"Wrestling and Wrestlers" by Jacob Robinson and Sidney Gilpin (1893)

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With so much ice and snow around I cannot resist revisiting a passage in the book Wrestling and Wrestlers by Jacob Robinson and Sidney Gilpin (1893) which gives an account of a wrestler who tried to win a bout at Langwathby Rounds by using hypothermia rather than hipes.

In the year 1820, on New Year's Day, the ground was covered with a coating of snow three or four inches deep, when a curious scene took place during the wrestling. It so happened that Isaac Mason of Croglin, was drawn against Isaac Westmorland of Ousby. Mason well known for his smuggling adventures and his numerous eccentricities entered the ring wearing an old home-spun overcoat, so thick and patched that it set at nought Westmorland's attempts to clasp his arms around it. No persuasion could induce Mason to try and accommodate matters by stripping. He would not move a jot; and in the meantime his opponent was becoming quite numb and frigid with cold.

At length Mason showed signs of relenting, and ultimately took off the obnoxious overcoat. Still Westmorland's arms were found too short and refused to meet. Continuing therefore to doff' what was most cumbersome off went the coat, then the waistcoat, and finally Mason stood stripped to his sark' in the snow, with nothing on but his trousers, where his opponent managed to keep him standing until he, in his turn, was nearly starved to death!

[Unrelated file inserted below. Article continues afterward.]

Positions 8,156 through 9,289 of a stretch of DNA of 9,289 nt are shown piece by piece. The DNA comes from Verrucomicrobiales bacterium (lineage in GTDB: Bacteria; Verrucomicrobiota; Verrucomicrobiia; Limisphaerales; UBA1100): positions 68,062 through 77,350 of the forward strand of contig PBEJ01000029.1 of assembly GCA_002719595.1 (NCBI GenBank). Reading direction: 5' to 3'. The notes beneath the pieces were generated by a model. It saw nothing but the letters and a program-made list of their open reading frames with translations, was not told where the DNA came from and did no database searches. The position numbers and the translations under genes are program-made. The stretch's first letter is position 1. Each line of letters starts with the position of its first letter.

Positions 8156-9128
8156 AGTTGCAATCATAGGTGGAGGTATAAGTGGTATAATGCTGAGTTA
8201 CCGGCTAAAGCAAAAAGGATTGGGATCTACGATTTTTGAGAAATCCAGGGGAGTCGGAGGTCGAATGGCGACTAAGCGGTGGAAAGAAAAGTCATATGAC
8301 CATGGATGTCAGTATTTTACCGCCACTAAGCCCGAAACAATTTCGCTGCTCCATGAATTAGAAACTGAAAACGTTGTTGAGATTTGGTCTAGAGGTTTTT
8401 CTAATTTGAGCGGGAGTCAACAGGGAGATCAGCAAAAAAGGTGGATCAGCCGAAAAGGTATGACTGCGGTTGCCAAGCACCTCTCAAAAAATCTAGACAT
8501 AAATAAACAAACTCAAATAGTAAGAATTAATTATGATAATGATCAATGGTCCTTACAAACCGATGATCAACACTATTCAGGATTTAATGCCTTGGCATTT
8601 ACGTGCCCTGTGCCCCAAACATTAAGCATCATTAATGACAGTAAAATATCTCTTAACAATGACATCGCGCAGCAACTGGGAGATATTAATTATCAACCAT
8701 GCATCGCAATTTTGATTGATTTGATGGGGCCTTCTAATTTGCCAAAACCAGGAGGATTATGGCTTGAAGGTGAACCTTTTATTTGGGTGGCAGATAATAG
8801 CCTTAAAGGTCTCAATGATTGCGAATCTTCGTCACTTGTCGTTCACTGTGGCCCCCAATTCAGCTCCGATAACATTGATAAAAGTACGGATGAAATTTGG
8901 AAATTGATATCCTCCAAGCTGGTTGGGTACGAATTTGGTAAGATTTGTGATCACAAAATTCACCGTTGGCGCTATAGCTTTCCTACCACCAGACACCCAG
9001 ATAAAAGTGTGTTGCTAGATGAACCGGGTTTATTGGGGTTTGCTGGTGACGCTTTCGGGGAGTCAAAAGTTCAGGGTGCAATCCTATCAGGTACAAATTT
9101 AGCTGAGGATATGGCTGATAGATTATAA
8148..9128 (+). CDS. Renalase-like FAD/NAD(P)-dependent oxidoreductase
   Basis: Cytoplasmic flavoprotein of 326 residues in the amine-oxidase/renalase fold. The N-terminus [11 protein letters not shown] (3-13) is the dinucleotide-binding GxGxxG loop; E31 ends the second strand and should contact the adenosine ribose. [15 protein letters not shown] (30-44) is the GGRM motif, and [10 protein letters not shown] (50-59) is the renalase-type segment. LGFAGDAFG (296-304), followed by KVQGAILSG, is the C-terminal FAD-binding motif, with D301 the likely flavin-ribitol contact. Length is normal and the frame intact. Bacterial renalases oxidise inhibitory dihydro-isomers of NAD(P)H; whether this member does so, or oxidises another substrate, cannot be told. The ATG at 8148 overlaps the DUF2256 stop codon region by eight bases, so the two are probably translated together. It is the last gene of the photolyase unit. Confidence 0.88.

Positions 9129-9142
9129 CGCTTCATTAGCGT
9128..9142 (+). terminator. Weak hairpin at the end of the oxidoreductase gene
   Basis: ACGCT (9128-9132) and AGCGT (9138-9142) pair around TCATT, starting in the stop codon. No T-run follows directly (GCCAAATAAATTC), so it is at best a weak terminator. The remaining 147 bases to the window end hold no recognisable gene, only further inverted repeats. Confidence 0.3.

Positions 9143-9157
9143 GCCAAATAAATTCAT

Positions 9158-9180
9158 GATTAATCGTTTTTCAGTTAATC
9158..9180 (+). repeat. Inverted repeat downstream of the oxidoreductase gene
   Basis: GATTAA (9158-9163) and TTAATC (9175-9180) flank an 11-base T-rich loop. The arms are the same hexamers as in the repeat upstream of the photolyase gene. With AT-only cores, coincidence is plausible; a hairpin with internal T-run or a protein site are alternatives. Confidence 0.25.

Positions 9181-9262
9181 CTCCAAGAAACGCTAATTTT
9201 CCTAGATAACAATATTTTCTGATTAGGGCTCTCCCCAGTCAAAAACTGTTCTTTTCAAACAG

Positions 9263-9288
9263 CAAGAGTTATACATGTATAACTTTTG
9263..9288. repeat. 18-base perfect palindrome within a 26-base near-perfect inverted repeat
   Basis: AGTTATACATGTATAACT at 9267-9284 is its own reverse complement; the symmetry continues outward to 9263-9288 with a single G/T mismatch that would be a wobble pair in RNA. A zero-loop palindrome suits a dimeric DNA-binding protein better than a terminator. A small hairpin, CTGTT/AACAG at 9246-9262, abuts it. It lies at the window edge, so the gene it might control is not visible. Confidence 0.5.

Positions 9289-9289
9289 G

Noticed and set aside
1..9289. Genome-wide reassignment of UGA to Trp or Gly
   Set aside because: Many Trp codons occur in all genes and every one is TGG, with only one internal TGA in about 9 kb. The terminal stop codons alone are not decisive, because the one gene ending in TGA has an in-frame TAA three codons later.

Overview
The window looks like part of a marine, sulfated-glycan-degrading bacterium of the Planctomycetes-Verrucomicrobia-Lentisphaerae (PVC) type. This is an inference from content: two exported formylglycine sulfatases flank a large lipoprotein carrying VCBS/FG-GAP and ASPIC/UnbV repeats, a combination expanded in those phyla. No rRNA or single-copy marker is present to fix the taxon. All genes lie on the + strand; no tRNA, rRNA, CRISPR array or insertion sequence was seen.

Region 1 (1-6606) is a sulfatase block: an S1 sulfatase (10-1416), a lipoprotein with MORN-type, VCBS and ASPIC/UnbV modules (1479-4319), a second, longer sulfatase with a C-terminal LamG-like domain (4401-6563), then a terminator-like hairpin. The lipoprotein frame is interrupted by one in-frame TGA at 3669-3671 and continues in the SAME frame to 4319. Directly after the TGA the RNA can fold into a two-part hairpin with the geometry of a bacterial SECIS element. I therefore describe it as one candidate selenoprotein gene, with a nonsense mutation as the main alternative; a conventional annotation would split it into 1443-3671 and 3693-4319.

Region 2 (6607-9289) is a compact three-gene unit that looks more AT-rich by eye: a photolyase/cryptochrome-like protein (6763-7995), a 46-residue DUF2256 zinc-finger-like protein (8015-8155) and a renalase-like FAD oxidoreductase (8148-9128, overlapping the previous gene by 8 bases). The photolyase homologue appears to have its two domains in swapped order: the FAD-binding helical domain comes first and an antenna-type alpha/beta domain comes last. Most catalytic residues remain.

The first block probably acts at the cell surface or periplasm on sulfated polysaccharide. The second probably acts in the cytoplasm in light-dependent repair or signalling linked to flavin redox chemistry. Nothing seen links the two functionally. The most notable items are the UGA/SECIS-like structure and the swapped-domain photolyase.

As I type this, the temperature outside is 10.8° C. I desperately need Isaac Mason's old homespun overcoat, thick and patched.

Meanwhile, my e-mails have been making me twitchy. On the 2nd January P.P. Millar contacted me by way of the Grasmere Sports web-site: Dear Sir, many years ago I purchased a sterling silver watch at an auction in England 's north west . The watch is beautifully inscribed as the second prize for a wrestling competition for the natives of Cumberland and Westmoreland residing in London in 1836. Could you shed any light on it? I am currently living in Geelong Australia . I replied by sending him photographs of the relevant pages of the 1870 Wrestliana which give details of the London wrestlings each Good Friday.

Then, three days later my Breton friend, Guy Jaouen , mailed me: Roger, a prize to James Little in 1836. A bit expensive but nice.

Believe it or not another watch, another second prize in 1836, had turned up on e-bay, bought for £226.01. The web address gives access to detailed photos of the watch and its engravings. It mentions the Cumberland and Westmorland Wrestling Association so is probably a prize at the Carlisle Wrestling at The Swifts Racecourse.

The last e-mail of the night was from another Breton friend, Jean-François Hubert, secretary of the International Federation of Celtic Wrestling to announce the setting up of a web-site for the IFCW and inviting contributions. The world is becoming a little smaller each day.


Wednesday 13 th January Junior Points Night at Currock House Gym.

Wednesday, 20 th January Senior Points Night at Currock House Gym.

Written by © Roger Robson. Photographs by © Roger Robson, Julian Richardson or Linda Scott (February 10th 2011)

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